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Respect ocean law – Puna

The Pacific Islands Forum Secretary General and Pacific Oceans Commissioner Henry Puna was on point when he asked nations to implement international law and the Convention on the Law of the Sea to conserve and have sustainable use of the ocean.

Mr Puna said threats of climate change and sea-level rising is the defining issue that jeopardises the livelihoods and well-being of Pacific people.

The Ocean Conference has come to an end but what the international community was shown by the Pacific was solidarity and the belief that the real threat to the region was climate change.

“The Pacific Islands Forum stands in solidarity with all states and partners in upholding and implementing international law to enhance management and sustainable use of oceans and their resources,” Mr Puna said.

“As guardians of the largest body of ocean on this planet, our intrinsic ties to the ocean spans time immemorial, delicately woven through a Pacific tapestry of cultures, shared bonds and stewardship.”

The Pacific nations have pressed on the issue that by following the laws of the ocean, everyone will benefit. The most important of these people are the ones who live in the Pacific.

This year, the UN Convention on the Law of the Sea will become 40 years old. It was agreed to on 10 December 1982.

“We celebrate the Convention and its critical role as the Constitution of the oceans, providing the blueprint for the rights and entitlements critical to our aspirations and to the survival of our people,” said Mr Puna.

Pacific youths at UN Ocean Conference. Picture UNOC

“Indeed, it shapes our future as the Blue Pacific Continent by securing for us the rights and privileges to use our ocean space. And the sustainable management of ocean resources.

“Significantly, the Convention affords us our status as large ocean states covering territories with a combined EEZ of approximately 42 million square kilometres, and the political, economic and socio-cultural opportunities that come with it.”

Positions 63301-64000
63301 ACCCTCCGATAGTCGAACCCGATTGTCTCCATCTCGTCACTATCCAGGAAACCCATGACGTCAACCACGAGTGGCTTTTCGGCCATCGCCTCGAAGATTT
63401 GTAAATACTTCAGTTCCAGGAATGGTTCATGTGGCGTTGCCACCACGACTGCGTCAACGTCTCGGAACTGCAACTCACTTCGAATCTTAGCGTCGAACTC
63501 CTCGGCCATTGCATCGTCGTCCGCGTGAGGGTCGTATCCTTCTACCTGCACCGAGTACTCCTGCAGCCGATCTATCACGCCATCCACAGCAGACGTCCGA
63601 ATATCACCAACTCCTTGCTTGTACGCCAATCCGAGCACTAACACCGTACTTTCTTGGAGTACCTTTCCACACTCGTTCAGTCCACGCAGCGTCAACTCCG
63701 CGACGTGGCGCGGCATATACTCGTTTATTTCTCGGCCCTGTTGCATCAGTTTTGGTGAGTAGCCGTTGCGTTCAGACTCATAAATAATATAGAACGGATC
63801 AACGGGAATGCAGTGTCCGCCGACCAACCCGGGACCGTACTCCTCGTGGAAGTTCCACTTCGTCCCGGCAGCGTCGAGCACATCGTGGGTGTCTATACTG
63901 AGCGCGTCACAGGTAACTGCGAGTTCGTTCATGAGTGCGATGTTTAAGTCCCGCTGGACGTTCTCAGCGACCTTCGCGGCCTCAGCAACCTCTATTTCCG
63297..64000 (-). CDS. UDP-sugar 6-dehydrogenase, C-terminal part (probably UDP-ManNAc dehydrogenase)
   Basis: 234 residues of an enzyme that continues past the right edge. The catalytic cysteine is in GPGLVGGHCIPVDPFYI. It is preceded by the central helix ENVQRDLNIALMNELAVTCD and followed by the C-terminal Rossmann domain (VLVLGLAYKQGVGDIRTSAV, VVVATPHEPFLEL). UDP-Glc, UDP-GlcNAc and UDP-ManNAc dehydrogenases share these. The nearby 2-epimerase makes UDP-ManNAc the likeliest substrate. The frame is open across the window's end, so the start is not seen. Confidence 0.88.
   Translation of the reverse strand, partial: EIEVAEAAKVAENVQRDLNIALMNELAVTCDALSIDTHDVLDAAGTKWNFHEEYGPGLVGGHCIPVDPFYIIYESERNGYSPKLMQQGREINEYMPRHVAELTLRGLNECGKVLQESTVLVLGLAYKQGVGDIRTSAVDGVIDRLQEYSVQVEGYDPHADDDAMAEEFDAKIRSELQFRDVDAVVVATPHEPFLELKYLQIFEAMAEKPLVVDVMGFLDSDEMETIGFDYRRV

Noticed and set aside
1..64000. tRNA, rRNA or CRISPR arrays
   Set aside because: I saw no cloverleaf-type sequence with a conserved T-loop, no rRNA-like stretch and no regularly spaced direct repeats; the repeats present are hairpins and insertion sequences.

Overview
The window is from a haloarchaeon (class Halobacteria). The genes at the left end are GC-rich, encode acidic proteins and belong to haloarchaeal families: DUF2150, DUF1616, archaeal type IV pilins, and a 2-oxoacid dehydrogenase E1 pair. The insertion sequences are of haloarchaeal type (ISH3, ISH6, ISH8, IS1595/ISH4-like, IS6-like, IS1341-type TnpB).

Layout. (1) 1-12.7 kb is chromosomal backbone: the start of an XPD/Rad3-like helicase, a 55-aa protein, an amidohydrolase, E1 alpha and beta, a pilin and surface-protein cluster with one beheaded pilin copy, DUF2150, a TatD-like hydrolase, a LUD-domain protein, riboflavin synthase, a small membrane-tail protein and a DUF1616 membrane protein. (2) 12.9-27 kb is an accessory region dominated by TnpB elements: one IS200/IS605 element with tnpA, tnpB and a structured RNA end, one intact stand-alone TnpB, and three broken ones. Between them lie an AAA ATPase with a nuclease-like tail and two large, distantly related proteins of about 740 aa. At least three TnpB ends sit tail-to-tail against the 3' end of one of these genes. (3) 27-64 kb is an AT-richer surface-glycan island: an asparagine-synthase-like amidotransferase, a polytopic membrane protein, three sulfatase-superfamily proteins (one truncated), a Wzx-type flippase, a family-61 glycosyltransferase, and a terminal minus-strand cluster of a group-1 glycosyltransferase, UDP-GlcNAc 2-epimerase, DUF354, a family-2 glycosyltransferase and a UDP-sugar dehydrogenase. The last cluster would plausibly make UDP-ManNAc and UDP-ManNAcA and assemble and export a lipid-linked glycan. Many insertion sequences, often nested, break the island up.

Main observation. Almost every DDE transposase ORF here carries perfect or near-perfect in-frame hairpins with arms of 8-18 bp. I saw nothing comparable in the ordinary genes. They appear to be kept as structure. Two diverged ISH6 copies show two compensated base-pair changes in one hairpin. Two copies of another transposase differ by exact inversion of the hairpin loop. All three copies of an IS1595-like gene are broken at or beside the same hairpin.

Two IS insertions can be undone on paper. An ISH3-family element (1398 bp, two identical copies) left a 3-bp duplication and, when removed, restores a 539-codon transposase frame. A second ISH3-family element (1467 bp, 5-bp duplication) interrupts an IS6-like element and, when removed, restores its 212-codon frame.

This year, international law on oceans has taken a new turn. The global treaty for the conservation and sustainable use of marine biodiversity of areas beyond national jurisdictions was expeditiously finalised.

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This allows the Pacific to have greater powers in conserving what they hold dear and take action against those who violate such treaties.

Also highlighted was the Treaty of Rarotonga. Pacific nations also have a united view on the topic of nuclear threats.

The Treaty of Rarotonga is the common name for the South Pacific Nuclear Free Zone Treaty, which formalises a nuclear-weapon-free zone in the South Pacific. The treaty bans the use, testing, and possession of nuclear weapons within the borders of the zone.

Participants listen to a statement by French President Emmanuel Macron at the UN Ocean Conference. Picture: UNOC

Mr Puna said the Pacific has called on states to implement the convention and other key global instruments, such as the Anti-Dumping London Convention, to protect the Pacific marine environment.

This is an indicator of what the Pacific’s view could be of Japan’s plans to dump nuclear wastewater into the Pacific.

Now that the Ocean Conference has ended, the coming days will tell how effective the global meeting was and how committed nations will be towards the various treaties and laws.

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